According to Traditional Chinese Medicine (TCM), the warmth is the most important thing dictating all physiological functions in our body. This warmth is called Qi. The Spleen Qi is the most important that manifests how our entire body functions and keeps our body alive. Once your stomach receives the food, it is the Spleen Qi that starts to transform the essence of that food into useful energy. When we constantly drink iced or refrigerated fluids, the cold causes the energy, or your Spleen Qi to slow down and harden, creating the basis for unwanted symptoms such as pain and chronic diseases to develop. While these symptoms do not manifest immediately, they develop over time initially affecting our metabolism and digestion before spreading to other organs of the body. These block the meridian channels, slow down blood circulation, and compromise organ functions to less than optimal ability.

Our body organs cannot immediately metabolize fluids that are below 37 degree Celsius core body temperature. This includes 22 degrees room temperature water. So the body is forced to work harder, wasting energy in order to make cold drinks warm enough for the body to use. This energy could have been better spent on healing illness, increasing immunity, etc.

Your body gets all of its energy and nutrition from the process that begins in the spleen and stomach. It is crucial to keep the Spleen Qi energy to flow smoothly and drinking warm water and/or beverages will help ensure that.

Fitness tip: Never drink cold drink immediately after an exercise. Drinking cold water immediately after an exercise tends to shock the organs and does not aid in helping the body to properly and naturally cool down. This is because during exercise, internal body heat moves to the body’s surface causing sweating and hot exterior sensations, while in fact the interior has become cooler. So drinking cold water or beverage aggravates the already-cold interior. Drinking warm water will help body’s surface cool down naturally.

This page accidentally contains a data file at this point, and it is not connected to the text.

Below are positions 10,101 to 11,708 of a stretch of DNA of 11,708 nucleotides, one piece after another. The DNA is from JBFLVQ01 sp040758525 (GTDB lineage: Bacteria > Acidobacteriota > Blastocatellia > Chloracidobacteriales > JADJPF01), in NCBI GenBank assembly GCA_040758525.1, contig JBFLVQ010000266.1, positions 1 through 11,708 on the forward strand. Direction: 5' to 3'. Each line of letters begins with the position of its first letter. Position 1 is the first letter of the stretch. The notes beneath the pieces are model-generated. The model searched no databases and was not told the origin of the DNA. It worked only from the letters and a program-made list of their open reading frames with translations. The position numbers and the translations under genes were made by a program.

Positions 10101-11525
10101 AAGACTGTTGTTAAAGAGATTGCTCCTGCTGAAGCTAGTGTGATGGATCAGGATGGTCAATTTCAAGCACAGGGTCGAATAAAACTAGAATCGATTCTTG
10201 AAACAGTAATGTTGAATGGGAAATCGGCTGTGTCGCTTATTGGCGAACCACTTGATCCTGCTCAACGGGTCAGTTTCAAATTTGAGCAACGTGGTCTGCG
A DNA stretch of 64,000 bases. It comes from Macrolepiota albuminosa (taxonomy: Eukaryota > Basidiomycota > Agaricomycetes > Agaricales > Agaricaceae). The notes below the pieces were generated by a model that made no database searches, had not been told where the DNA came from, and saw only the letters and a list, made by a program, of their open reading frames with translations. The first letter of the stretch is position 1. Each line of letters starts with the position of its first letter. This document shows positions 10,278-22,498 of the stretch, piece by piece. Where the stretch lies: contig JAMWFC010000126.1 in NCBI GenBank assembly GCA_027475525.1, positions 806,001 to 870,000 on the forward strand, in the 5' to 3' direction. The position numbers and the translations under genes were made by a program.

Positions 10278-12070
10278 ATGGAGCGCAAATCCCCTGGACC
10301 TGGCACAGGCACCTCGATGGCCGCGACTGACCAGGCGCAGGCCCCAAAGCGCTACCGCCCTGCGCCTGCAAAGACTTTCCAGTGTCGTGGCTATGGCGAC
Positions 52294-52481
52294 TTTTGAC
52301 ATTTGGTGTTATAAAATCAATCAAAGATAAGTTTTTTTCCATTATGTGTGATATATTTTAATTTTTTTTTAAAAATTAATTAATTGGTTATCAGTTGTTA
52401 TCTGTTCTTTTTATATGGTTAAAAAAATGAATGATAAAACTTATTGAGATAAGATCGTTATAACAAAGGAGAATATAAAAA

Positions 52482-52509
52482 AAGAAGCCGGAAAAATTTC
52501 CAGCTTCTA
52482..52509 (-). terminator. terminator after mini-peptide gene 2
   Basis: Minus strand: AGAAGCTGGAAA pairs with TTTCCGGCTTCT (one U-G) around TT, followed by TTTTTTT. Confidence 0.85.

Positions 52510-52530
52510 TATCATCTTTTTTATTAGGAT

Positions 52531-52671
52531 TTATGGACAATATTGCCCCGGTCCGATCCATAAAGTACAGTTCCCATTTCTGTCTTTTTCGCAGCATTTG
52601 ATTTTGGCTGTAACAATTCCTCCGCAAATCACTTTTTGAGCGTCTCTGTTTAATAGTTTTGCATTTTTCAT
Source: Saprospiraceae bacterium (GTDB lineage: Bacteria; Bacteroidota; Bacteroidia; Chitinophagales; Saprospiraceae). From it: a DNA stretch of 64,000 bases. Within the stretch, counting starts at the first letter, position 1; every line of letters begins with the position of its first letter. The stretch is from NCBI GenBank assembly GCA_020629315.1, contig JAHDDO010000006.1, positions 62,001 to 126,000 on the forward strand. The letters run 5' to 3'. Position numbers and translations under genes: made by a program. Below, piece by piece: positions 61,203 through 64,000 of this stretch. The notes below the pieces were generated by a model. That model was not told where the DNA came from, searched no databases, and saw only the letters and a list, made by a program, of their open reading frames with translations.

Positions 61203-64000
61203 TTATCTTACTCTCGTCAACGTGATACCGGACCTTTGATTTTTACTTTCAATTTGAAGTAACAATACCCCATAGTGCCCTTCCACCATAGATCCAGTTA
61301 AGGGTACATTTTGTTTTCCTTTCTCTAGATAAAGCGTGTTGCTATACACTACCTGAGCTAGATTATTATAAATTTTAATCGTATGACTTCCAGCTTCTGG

When eating out, start with a cup of hot water with a few slices of lemon in it. This will ready the stomach for the food intake. Slowly incorporate drinking warm water in your daily routine. Try it the first thing when you wake up in the morning, before you eat, and between your daily activities. Do this for a week and experience the health benefits. You will likely see some changes in your digestion, mood and energy levels. You can also see some improvements from many chronic problems that you may be dealing with, like a decrease in menstrual pain or alleviation from mood swings or anxieties.